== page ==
Isaiah 17:6
Yet gleaning grapes shall be left in it, as the shaking of an olive tree, two or three berries in the top of the uppermost bough, four or five in the outmost fruitful branches thereof, said the LORD God of Israel.
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EXPOSITORY (ENGLISH BIBLE)
(6) Yet gleaning grapes shall be left in it.—The idea of the “remnant” is still in the prophet’s thoughts, even in the case of the northern kingdom. First the vineyard, then the olive-yard, supplies a similitude. The “shaking” followed on the “beating” of Deuteronomy 24:20 (comp. Isaiah 24:13), but even after that a few berries might be seen on the topmost bough.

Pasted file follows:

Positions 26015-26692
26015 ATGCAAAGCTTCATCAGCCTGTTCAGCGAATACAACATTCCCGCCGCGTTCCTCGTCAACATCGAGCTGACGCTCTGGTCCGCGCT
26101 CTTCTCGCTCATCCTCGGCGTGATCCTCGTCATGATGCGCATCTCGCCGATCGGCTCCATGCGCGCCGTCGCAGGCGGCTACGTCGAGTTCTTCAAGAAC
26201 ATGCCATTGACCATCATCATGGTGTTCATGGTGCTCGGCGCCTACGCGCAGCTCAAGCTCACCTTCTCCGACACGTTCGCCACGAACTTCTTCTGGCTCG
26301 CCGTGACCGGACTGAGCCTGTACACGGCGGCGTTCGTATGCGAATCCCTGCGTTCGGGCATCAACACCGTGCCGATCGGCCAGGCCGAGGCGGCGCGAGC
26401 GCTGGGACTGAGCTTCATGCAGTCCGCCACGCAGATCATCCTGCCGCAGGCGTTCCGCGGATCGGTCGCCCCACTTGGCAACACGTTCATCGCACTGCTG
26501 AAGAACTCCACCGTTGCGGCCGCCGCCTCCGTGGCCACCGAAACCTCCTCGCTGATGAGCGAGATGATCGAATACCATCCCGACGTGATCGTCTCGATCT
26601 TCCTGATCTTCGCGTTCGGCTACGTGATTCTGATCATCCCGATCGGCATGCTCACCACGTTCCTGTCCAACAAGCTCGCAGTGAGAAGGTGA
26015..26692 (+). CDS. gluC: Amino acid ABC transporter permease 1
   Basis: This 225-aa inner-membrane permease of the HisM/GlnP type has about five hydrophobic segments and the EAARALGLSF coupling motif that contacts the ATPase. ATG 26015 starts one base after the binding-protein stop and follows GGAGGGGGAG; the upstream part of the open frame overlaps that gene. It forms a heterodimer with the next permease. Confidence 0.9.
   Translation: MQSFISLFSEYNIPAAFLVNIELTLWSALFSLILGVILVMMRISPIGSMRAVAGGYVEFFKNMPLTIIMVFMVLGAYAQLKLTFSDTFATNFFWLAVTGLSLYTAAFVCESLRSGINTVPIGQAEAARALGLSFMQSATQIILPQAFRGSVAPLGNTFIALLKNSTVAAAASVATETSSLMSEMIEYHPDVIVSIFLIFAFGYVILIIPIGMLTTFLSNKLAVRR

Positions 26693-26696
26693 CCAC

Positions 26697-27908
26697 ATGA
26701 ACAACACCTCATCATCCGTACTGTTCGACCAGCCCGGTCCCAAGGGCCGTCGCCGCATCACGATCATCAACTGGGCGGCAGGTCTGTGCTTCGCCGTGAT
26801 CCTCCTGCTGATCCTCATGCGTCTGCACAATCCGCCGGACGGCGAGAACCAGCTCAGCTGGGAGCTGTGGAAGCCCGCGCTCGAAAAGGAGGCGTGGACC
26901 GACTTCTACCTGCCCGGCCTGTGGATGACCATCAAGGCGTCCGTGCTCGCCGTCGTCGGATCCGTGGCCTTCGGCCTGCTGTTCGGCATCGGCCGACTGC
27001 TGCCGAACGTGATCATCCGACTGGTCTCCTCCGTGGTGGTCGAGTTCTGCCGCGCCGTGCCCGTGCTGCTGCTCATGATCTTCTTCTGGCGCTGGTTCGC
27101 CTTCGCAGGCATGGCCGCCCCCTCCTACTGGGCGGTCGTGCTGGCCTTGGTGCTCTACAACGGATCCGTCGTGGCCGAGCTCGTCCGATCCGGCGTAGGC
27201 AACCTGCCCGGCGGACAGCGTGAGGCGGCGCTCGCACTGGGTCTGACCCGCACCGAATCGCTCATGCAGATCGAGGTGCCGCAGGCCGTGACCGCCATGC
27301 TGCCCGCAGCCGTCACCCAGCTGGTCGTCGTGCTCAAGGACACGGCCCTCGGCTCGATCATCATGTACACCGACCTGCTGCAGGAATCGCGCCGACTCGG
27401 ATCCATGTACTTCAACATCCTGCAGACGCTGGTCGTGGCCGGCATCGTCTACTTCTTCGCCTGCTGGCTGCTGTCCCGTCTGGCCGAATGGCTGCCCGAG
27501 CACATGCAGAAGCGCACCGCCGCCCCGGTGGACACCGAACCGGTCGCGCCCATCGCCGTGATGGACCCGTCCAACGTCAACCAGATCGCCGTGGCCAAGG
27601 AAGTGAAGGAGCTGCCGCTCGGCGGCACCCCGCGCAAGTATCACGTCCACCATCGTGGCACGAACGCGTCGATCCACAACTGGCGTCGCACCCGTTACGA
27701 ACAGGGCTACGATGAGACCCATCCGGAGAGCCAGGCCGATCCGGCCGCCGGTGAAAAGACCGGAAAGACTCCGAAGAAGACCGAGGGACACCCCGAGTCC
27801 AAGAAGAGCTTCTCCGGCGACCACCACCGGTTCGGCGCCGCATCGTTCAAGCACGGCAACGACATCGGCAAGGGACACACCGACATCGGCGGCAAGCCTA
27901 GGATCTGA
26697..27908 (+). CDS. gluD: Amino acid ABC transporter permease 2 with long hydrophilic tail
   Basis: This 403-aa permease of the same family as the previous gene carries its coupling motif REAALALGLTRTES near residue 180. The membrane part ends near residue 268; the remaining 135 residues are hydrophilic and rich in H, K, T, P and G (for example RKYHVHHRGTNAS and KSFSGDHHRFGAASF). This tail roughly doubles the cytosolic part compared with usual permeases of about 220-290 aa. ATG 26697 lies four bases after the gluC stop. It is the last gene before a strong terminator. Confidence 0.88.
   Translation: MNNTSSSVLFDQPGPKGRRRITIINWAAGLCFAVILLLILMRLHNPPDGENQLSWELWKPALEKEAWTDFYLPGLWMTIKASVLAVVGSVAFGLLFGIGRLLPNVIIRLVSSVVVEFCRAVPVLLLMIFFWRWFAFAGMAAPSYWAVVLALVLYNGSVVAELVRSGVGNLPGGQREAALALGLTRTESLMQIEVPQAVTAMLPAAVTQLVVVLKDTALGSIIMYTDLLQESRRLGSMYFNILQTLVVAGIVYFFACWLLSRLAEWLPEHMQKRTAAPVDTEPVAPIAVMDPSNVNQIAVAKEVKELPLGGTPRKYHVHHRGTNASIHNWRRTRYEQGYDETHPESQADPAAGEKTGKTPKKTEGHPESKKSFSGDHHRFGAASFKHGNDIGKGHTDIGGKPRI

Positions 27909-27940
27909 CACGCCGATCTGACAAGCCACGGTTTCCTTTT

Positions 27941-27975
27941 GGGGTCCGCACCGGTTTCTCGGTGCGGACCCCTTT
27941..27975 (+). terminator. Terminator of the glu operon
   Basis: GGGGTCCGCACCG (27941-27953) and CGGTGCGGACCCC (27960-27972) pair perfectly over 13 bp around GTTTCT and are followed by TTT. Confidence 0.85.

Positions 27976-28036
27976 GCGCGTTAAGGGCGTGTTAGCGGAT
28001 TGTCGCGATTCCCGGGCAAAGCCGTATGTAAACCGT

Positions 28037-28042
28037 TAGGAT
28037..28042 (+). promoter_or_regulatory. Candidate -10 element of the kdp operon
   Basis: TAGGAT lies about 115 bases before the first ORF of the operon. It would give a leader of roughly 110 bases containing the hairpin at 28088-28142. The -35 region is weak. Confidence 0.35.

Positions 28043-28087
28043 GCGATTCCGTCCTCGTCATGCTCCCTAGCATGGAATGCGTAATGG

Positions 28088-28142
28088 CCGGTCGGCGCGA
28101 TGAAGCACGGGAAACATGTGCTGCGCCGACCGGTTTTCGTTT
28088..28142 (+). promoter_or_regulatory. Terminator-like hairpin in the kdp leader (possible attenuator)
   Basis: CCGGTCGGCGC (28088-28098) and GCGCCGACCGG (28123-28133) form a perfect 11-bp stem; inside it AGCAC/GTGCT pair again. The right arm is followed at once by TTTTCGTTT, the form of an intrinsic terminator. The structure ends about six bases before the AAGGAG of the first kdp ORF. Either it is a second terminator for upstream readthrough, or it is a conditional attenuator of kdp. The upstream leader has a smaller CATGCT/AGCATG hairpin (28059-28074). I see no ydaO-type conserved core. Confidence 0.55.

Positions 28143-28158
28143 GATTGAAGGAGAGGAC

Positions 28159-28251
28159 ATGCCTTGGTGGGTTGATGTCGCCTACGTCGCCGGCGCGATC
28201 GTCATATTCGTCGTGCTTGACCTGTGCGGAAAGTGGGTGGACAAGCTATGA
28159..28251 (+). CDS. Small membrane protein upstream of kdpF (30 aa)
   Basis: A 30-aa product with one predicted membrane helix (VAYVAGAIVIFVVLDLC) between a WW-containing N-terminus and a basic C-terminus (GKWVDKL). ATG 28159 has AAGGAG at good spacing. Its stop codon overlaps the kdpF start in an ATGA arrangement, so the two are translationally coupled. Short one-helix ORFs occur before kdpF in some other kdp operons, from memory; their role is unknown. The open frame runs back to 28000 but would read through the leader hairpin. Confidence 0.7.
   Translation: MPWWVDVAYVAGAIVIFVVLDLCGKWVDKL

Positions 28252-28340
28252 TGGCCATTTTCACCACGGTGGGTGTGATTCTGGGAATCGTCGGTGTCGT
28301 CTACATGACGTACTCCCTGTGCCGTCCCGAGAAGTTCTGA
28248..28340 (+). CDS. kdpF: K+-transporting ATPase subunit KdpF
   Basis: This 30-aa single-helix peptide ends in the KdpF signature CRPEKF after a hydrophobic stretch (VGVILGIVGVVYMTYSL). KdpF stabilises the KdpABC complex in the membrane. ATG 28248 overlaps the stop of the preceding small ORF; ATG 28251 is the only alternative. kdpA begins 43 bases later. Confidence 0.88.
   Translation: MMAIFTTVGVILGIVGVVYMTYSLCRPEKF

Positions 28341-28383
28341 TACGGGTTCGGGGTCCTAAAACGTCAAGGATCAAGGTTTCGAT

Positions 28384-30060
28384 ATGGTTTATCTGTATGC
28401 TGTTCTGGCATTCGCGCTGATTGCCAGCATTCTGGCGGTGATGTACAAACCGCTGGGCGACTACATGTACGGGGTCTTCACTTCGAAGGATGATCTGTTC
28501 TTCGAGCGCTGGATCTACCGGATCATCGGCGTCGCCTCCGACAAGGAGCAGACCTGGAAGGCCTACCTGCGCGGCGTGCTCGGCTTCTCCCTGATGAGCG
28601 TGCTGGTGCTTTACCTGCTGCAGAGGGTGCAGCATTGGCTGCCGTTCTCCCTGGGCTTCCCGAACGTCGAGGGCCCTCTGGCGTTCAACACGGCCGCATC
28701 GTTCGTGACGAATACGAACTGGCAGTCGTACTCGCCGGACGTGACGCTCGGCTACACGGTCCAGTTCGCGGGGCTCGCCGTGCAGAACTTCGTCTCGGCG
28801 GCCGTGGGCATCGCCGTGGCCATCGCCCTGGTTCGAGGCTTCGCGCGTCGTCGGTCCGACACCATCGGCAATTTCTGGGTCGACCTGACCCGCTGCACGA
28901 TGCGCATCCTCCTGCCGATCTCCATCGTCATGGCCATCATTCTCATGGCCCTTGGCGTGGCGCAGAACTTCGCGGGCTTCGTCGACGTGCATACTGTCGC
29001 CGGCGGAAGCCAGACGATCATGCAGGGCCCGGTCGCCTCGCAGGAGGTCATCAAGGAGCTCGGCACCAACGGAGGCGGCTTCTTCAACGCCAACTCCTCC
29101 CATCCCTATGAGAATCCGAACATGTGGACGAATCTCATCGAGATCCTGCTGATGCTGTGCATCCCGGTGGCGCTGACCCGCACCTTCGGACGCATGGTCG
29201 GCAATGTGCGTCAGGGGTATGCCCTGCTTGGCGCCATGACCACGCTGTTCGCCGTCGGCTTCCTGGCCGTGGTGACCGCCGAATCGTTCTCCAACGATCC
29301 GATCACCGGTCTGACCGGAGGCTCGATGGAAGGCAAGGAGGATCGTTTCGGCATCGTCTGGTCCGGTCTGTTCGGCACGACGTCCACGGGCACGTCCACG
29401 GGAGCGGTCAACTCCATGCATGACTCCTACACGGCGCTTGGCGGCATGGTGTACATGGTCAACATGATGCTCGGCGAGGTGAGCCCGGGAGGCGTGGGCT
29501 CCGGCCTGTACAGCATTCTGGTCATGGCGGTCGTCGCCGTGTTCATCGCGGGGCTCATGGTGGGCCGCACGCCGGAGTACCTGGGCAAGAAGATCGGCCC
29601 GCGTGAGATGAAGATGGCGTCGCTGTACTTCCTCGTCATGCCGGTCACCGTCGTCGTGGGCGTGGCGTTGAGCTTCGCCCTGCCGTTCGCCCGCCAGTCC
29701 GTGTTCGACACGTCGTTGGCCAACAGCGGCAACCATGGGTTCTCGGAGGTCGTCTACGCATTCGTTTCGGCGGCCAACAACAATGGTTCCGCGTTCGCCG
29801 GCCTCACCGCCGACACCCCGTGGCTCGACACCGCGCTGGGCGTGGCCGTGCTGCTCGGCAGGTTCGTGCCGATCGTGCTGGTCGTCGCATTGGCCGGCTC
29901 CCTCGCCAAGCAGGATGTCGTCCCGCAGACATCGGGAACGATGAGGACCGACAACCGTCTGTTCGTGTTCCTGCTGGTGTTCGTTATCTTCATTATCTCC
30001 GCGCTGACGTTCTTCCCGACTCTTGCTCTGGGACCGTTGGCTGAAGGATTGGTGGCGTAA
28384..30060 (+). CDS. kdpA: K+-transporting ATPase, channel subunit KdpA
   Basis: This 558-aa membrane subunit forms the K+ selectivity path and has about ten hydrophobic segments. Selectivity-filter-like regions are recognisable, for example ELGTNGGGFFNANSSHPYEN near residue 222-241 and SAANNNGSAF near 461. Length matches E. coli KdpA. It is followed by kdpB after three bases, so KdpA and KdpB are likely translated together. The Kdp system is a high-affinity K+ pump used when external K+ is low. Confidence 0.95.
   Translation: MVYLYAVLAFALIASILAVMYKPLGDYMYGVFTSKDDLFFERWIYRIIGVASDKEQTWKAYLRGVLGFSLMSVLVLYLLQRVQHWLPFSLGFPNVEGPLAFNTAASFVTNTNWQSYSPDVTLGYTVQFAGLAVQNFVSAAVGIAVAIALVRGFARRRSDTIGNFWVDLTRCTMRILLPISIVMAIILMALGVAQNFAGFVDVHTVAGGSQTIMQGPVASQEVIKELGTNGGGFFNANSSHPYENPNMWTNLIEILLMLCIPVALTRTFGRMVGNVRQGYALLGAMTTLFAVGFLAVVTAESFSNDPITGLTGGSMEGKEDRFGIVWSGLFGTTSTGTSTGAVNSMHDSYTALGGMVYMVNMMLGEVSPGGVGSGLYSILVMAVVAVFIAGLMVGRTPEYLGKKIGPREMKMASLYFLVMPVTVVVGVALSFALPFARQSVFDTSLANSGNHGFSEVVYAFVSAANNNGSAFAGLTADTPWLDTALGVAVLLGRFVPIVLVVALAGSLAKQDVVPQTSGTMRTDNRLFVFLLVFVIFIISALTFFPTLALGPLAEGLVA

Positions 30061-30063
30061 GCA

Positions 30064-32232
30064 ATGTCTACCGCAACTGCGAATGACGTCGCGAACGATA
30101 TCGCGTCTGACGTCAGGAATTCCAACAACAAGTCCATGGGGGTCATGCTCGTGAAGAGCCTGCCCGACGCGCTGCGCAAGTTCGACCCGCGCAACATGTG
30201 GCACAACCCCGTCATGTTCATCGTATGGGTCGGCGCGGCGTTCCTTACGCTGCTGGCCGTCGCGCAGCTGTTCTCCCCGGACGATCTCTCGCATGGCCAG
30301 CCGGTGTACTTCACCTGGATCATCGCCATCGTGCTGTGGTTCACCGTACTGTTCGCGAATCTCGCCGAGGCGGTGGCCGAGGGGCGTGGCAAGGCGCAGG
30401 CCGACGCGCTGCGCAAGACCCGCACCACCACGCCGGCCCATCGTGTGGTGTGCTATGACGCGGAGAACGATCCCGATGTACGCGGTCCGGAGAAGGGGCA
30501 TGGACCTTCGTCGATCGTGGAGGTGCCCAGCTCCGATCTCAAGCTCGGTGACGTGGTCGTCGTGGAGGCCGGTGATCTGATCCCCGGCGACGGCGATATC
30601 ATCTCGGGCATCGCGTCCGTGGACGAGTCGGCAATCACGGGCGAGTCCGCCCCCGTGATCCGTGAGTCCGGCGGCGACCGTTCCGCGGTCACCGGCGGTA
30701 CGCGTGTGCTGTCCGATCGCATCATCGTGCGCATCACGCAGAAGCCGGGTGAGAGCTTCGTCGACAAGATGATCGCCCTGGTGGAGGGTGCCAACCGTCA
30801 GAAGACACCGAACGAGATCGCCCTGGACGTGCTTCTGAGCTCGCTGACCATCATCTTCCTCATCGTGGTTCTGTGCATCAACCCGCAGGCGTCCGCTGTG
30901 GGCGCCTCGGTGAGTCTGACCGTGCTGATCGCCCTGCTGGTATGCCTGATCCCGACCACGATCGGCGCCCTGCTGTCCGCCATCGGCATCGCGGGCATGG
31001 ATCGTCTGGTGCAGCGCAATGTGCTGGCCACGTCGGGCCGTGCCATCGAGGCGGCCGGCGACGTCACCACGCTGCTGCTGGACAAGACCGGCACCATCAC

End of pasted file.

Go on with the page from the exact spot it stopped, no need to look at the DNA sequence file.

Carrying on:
17:1-11 Sin desolates cities. It is strange that great conquerors should take pride in being enemies to mankind; but it is better that flocks should lie down there, than that they should harbour any in open rebellion against God and holiness. The strong holds of Israel, the kingdom of the ten tribes, will be brought to ruin. Those who are partakers in sin, are justly made partakers in ruin. The people had, by sins, made themselves ripe for ruin; and their glory was as quickly cut down and taken away by the enemy, as the corn is out of the field by the husbandman. Mercy is reserved in the midst of judgment, for a remnant. But very few shall be marked to be saved. Only here and there one was left behind. But they shall be a remnant made holy. The few that are saved were awakened to return to God. They shall acknowledge his hand in all events; they shall give him the glory due to his name. To bring us to this, is the design of his providence, as he is our Maker; and the work of his grace, as he is the Holy One of Israel. They shall look off from their idols, the creatures of their own fancy. We have reason to account those afflictions happy, which part between us and our sins. The God of our salvation is the Rock of our strength; and our forgetfulness and unmindfulness of him are at the bottom of all sin. The pleasant plants, and shoots from a foreign soil, are expressions for strange and idolatrous worship, and the vile practices connected therewith. Diligence would be used to promote the growth of these strange slips, but all in vain. See the evil and danger of sin, and its certain consequences.Yet gleaning-grapes ... - They shall not all be removed, or destroyed. A "few" shall be left, as a man who is gathering grapes or olives will leave a few that are inaccessible on the topmost boughs, or the furthest branches. Those would be usually the poorest, and so it may be implied that those left in Israel would be among the poorer inhabitants of the land.